180 pages
ISBN 978-1-909082-47-2 Paperback
Price £20

NOTE: This title is now published by the author. Orders should be directed to her at info@healthyperformers.com 

The Authentic Performer
Wearing a Mask and the Effect on Health

Jennie Morton

This book is written from the author’s own perspectives as Theater performer, actress and professional singer from the age of two years old and, latterly, as an Osteopath specializing in the treatment of performing artists. Blending this experience and expertise, Jennie Morton uniquely draws together the physiological, psychological and sociocultural aspects of being a performer, and views them in the context of health and well-being.

Illuminated with interviews with leading performers from many disciplines, including Paul Roberts, lead singer of The Stranglers, and Stefan Dennis, actor and cast member of Australian television series, Neighbours, the book provides detailed information on the physiological processes behind performing arts related injuries giving the reader the information to better manage their own health.

Crucially, the author examines the culture of training in the performing arts and how best to prepare student performers for life in the profession. This issue is particularly pertinent to the author, who posits that the ‘wearing of a mask’ is inherent in many performers and is sometimes seen to be a prerequisite of many performing arts professions. It is this ‘hiding behind the mask’ that is a centerpiece of the work here, as Morton explains that ‘in my experience as an Osteopath treating performers, the further removed they are from their authentic selves and the more buried they are beneath their own masks, the longer they seem to take to heal. I wanted to explore this connection further and have therefore delved into the medical, psychological and philosophical literature to discover the underlying physiological and biological mechanisms at play. I have then placed these in the context of the cultural requirements of being a performer in the modern world to see how we can explain the issues with which so many performing artists struggle’.

The book explores how early childhood experiences can influence both emotional and physiological development and how this can play a role in the creation of talent and artistry. It looks at the culture of negative/fear-based training in the arts and how this can lead to the issues of perfectionism and obsession so often associated with performing artists. The neurology of creativity is also discussed along with issues of mental health with historical and cultural references to performers throughout history. The historical roots of art itself are also discussed with a look at how body language and early communication developed into the music and art of today. Issues of art as a commodity in the modern world are examined and how these can affect the health and psychological well-being of artists who try to earn their living from their passion. The physiological mechanisms that lead to the pain and anxiety often experienced by performing artists are explored, and descriptions of muscle injuries and inflammatory processes are given to inform the reader so they can better understand their own body mechanisms and how to manage them. The sympathetic nervous system, or ‘fight or flight’ mechanism is also discussed with reference to performance anxiety and pain levels. The neurology of finding the performance ‘zone’ is another subject of discussion.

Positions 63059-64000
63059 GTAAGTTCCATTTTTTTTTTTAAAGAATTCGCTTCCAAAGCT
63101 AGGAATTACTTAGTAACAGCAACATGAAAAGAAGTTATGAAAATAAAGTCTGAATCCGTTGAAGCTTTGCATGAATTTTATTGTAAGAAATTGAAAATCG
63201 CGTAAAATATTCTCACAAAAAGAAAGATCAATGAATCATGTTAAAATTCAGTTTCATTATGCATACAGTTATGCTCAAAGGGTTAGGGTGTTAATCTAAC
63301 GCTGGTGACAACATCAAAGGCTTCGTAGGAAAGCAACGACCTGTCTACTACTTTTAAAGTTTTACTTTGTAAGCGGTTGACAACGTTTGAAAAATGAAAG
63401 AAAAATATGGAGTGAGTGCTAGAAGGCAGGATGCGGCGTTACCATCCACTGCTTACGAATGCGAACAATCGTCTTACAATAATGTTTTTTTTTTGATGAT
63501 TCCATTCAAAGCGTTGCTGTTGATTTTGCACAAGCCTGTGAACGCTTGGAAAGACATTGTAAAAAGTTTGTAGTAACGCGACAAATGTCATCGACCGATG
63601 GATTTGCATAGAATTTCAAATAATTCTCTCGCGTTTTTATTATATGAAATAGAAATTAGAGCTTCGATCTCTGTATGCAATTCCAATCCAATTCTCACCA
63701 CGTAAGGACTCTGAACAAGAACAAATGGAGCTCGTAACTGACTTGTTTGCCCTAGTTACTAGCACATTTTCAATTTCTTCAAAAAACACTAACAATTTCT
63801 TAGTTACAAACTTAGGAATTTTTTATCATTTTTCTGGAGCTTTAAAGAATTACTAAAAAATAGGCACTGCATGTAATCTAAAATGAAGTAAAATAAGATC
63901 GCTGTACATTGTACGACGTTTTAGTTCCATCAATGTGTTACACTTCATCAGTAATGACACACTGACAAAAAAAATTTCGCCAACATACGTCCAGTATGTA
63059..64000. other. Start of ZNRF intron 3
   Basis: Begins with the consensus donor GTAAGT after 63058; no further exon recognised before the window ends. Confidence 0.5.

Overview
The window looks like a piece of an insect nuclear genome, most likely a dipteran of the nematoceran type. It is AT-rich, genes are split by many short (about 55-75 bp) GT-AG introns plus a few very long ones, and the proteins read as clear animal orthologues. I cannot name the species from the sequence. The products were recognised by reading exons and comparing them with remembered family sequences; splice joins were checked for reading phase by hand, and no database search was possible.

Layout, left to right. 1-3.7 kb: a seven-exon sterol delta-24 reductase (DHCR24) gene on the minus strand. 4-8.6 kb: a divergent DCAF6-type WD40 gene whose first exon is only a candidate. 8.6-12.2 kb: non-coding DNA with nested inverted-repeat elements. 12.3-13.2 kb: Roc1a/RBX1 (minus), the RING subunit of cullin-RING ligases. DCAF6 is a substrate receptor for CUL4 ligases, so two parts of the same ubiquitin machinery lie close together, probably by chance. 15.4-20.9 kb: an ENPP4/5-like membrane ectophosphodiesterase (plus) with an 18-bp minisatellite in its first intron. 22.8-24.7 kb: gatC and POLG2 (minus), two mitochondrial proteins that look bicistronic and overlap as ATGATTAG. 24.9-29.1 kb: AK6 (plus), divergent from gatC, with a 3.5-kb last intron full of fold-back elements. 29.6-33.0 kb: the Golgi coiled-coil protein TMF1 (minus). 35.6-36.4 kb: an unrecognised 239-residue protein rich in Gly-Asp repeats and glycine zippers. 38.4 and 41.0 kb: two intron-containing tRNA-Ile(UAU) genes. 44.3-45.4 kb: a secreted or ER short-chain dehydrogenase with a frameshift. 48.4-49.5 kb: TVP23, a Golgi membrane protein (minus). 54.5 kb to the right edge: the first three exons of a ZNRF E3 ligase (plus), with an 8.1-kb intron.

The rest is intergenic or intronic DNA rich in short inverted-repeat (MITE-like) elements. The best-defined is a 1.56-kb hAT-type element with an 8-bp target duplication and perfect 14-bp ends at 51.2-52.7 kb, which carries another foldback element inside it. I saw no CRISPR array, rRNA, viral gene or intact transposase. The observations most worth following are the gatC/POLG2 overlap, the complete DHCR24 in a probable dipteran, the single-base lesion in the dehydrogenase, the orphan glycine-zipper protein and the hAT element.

If this sounds like a science or sci-fi book – it isn’t! It reads beautifully, and is perfectly pitched for the performer and student performer, as well as those who work with and support them. Much of the Performing Arts Medicine research and literature from the medical, psychological and philosophical domains has not filtered down to those performers who could benefit from it; this book simplifies and contextualizes that research into a concise, readable and wholly practical resource.